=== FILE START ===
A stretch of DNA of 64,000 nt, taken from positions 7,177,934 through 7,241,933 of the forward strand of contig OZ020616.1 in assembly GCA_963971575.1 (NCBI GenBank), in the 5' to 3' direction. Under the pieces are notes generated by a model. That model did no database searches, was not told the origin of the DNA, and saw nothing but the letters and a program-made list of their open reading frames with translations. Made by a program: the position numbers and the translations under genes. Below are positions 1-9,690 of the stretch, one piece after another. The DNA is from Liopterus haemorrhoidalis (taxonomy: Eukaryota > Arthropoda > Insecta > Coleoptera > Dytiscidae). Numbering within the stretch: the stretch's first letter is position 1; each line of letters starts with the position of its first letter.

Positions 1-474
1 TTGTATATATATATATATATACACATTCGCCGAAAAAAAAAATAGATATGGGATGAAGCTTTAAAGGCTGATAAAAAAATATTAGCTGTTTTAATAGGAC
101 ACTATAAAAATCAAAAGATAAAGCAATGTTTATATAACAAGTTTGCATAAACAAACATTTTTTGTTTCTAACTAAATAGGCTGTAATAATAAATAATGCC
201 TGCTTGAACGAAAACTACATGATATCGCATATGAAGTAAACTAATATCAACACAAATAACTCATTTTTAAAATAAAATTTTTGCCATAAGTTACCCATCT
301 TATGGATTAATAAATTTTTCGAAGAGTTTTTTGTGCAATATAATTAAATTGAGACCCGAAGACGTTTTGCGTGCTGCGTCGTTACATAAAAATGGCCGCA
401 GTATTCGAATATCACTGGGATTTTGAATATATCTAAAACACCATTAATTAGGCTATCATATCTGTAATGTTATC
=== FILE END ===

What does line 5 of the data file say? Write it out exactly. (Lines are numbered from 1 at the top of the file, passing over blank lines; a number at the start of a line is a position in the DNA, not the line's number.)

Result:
201 TGCTTGAACGAAAACTACATGATATCGCATATGAAGTAAACTAATATCAACACAAATAACTCATTTTTAAAATAAAATTTTTGCCATAAGTTACCCATCT